Review – The Social Network
When I first head they were making a Facebook movie I thought it was going to be some lame romantic comedy in the same vein as ‘Valentine’s Day’ or ‘Love Actually’ where dozens of storylines and characters interconnect into a romantic comedy mush thanks to Facebook (that movie is probably still in the works). Once I head it was being directed by David Fincher, that idea went out the window and the result is a terrific piece of drama that could be ripped from the pages of a Shakespearian tragedy with a few clicks of the ‘like’ button.
The Social Network tells the story of the creation of Facebook and the subsequent drama that follows when legal disputes arise and friends become enemies. Director David Fincher directs the film with ease and lets his young cast flex their acting muscles and get the audience hooked on the drama. The performances are solid from a young cast of unknowns especially Jesse Eisenberg who plays Facebook co-founder Mark Zuckerberg. Zuckerberg is a very unlikeable character but Eisenberg plays him with a lot of empathy and maturity, expect Eisenberg to pick up some award nominations for this performance. Another mention has to go to Andrew Garfield as Eduardo Saverin the original CFO of Facebook and Mark Zuckerbergs only friend who ends up suing him. Garfield on the surface looks like a baby but like Eisenberg has a maturity beyond his years that translates into a fine performance, this bloke is lined up to play Spiderman in Sony Pictures re-boot and things are looking good.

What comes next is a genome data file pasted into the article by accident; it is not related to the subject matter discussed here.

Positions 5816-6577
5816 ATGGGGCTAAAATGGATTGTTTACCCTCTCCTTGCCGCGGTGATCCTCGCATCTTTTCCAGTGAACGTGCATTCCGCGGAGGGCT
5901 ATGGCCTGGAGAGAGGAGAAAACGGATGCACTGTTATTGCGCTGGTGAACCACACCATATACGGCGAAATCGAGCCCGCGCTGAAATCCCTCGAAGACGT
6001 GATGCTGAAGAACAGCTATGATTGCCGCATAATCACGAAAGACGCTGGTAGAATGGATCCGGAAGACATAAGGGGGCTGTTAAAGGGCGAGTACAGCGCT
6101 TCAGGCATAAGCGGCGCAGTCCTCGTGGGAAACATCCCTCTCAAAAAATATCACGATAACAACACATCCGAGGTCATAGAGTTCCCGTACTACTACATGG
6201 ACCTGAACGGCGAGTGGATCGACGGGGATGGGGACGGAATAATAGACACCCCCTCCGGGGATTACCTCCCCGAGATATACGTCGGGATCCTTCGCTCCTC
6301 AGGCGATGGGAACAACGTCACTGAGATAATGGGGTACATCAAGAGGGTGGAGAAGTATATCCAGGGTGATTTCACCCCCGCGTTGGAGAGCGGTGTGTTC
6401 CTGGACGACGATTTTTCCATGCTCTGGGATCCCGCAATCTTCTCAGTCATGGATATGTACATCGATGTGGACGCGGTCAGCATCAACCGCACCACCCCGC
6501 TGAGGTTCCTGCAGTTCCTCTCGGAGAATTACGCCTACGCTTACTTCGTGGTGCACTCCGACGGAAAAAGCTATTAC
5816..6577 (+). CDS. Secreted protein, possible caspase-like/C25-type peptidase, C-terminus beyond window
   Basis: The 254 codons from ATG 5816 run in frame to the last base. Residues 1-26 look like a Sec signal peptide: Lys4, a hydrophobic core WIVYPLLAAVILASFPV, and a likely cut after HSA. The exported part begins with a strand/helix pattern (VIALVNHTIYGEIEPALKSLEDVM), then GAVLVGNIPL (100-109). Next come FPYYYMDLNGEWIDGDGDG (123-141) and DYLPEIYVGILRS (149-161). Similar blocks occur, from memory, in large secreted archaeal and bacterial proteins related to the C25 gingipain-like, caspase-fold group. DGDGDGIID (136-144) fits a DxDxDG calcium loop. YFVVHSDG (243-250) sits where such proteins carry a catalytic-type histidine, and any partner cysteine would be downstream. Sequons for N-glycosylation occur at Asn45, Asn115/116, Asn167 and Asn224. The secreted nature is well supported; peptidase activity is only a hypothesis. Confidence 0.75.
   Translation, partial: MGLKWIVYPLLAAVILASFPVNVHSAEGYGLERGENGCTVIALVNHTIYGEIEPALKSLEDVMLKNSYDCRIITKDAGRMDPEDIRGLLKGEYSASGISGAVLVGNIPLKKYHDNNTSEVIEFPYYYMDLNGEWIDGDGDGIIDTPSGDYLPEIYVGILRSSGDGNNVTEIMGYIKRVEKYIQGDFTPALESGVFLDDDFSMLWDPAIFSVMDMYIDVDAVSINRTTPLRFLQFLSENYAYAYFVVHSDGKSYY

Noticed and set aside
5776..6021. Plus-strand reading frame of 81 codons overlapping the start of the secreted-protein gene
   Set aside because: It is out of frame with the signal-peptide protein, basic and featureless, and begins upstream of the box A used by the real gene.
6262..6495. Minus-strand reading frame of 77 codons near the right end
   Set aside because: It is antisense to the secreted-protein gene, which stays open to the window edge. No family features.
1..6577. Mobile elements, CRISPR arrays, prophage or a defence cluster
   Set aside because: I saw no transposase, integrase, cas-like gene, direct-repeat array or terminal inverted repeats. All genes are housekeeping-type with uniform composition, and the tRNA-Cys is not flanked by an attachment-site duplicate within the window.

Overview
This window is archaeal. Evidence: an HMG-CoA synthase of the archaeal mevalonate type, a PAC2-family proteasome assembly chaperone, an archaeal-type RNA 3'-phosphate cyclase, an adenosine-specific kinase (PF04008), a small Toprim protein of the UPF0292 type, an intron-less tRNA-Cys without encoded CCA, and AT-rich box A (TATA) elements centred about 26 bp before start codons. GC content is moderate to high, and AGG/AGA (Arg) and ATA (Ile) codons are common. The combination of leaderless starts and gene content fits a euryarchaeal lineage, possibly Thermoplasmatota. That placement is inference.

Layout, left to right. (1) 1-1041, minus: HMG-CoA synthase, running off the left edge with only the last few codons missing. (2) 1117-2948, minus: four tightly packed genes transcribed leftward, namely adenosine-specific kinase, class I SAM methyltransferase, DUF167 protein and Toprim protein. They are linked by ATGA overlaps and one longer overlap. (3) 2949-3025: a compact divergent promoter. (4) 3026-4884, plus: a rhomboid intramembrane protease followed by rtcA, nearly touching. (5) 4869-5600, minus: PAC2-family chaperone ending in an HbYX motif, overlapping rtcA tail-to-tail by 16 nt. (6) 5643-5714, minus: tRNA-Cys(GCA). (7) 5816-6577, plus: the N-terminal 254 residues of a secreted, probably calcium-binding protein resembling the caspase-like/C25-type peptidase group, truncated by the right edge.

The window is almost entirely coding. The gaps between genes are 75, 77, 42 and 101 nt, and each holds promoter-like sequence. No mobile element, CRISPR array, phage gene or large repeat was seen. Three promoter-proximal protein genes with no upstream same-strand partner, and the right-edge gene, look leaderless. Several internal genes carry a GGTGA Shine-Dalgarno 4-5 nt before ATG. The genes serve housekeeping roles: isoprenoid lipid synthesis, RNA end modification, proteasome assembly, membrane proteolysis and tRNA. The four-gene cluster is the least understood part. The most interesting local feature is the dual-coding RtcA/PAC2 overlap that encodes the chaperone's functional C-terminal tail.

If there is a sure thing at this year’s Oscars it’s that Aaron Sorkin will get a screenwriting gong. The script is tight, the dialogue is snappy and the story is engaging enough to keep you hanging on till the end. The problem with this movie is that you know the ending. Luckily Sorkin finds the drama and invests time in developing the characters to give you a clear picture of their motivations and what leads them to make the decisions they do. Another thing that’s great about the Social Network is the subtle score by Trent Reznor and Atticus Ross that throbs in the background and hits its some great dramatic beats at the right time.
Overall The Social Network is a fine piece of drama that highlights the power of an idea and the price of friendship when billions of dollars are added into the mix. A great movie that tells the story of a nerd that changed the world, expect Oscars.
The Popcorn Junkie